Marden’s Theorem

Without a doubt, my favourite theorem in all of mathematics — in the sense that it quite literally made me gape with astonishment when I first read it — is Marden’s Theorem. The result is named after Morris Marden, who publicized it in 1945 but actually attributes the result to Jörg Siebeck (1864), and provides a wonderfully simple geometric relationship between the zeroes of a third-degree polynomial with complex coefficients and the zeroes of its derivative.

Theorem. Let p: ℂ → ℂ be any polynomial of degree three with complex coefficients such that the roots z1, z2 and z3 of p form a non-trivial triangle Δ in the complex plane ℂ. Then

  1. there is a unique ellipse E (known as the Steiner inellipse) that is tangent to all three sides of Δ at their midpoints;
  2. and, furthermore, the foci of the Steiner inellipse E are precisely the zeroes of the derivative p′ of p.

To me, that’s just incredible: you start with a cubic p, associate one obvious geometric object Δ with it by the “where are the zeroes?” operation, discover that there’s another unique geometric object E associated to Δ, and the two points (foci) that equivalently define E happen to be — no, don’t just happen to be, they have to be! — the answer to “what are the zeroes of p′?”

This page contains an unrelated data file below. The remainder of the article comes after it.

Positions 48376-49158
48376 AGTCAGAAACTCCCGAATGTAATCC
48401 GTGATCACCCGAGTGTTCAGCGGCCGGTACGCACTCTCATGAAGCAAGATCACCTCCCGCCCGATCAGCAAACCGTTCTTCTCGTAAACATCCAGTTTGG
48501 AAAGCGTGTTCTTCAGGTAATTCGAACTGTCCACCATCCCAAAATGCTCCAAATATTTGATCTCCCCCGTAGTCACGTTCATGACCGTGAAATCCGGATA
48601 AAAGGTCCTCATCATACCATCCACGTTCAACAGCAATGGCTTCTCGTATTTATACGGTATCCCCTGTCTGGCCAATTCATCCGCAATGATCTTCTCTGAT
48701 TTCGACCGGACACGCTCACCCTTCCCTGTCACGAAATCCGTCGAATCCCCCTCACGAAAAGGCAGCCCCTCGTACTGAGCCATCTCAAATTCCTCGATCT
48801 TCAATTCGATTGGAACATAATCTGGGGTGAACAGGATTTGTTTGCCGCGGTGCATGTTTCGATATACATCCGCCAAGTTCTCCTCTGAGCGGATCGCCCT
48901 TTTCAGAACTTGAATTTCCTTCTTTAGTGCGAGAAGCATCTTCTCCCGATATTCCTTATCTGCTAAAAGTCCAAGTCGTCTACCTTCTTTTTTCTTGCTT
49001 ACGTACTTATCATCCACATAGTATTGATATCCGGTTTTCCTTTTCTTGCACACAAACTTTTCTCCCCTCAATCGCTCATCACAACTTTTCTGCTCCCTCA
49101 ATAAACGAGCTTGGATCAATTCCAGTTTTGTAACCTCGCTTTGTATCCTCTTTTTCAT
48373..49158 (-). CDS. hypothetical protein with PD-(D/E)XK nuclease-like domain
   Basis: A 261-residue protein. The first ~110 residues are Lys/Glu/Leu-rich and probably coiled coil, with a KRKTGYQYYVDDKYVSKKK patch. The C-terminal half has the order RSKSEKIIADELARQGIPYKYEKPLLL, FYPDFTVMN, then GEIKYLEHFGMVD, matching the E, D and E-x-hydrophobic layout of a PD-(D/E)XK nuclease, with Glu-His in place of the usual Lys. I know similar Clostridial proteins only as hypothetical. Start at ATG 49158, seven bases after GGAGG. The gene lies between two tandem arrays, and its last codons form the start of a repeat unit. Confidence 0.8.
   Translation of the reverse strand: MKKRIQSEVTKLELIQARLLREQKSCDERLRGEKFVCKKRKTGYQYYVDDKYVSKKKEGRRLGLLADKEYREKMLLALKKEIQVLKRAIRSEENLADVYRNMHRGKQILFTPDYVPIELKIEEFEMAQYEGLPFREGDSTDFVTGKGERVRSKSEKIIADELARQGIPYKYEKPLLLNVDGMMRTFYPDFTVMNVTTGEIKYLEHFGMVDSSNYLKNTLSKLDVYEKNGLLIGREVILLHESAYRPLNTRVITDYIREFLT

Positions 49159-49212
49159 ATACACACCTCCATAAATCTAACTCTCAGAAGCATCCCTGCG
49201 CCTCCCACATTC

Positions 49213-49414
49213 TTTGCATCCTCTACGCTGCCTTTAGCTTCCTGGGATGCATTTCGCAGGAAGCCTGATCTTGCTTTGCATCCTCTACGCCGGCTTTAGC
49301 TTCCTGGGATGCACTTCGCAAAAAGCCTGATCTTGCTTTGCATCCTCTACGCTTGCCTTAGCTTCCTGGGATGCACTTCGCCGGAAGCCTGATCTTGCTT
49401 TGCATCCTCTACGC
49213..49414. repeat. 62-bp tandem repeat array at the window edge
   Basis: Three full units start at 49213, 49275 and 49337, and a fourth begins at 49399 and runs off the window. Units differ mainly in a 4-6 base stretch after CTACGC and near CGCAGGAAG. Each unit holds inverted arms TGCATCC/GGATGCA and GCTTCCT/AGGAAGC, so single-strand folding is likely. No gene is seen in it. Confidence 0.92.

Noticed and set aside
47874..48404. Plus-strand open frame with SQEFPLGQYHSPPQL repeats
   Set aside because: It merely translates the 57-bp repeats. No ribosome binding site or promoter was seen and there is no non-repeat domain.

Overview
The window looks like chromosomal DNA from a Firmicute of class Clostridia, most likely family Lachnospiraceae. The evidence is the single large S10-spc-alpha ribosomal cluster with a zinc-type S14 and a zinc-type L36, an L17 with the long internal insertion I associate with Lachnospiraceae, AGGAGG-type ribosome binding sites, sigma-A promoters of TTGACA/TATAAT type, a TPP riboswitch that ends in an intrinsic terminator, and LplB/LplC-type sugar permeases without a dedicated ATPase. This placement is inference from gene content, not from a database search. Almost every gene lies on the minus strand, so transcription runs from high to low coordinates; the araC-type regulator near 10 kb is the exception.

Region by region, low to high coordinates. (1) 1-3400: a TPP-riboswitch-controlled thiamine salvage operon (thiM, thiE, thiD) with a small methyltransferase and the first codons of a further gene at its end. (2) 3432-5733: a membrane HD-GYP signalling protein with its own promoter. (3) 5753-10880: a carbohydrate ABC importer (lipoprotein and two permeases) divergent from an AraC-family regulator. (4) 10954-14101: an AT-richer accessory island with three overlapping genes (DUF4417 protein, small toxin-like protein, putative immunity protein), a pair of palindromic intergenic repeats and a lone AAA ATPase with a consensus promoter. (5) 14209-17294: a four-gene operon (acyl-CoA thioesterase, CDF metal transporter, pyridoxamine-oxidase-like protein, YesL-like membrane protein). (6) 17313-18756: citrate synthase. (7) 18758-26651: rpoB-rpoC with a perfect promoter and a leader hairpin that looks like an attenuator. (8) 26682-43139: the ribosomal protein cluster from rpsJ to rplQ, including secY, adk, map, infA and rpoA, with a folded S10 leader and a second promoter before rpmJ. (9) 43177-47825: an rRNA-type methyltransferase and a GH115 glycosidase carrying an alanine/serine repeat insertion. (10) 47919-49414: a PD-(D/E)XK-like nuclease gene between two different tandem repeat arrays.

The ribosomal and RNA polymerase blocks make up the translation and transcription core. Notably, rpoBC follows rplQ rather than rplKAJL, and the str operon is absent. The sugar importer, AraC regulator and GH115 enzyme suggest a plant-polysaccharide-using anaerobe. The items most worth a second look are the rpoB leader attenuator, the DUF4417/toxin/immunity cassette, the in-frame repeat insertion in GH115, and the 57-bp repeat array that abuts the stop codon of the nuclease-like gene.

Footnote. It turns out that the Steiner ellipse E of Δ is also the John ellipse of Δ, meaning that it is the ellipse of maximal area that is contained within Δ. Higher-dimensional convex bodies also have associated John ellipsoids of maximal volume, but I don’t know if those ellipsoids have such nice algebraic relationships with the vertices of the containing bodies.

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2 thoughts on “Marden’s Theorem”

  1. I learned a wonderful application of this result to fluid dynamics today in a fascinating talk at the Newton Institute by Morten Brøns. Place three identical point vortices in the plane, and make a triangle with them as vertices. Then the foci of the Steiner inellipse of that triangle are precisely the stagnation points of the resulting fluid flow. 😀

    See H. Araf and M. Brøns, “On stagnation points and streamline topology in vortex flows”, J. Fluid Mech. 370:1-27, 1998. http://journals.cambridge.org/action/displayAbstract?fromPage=online&aid=14363

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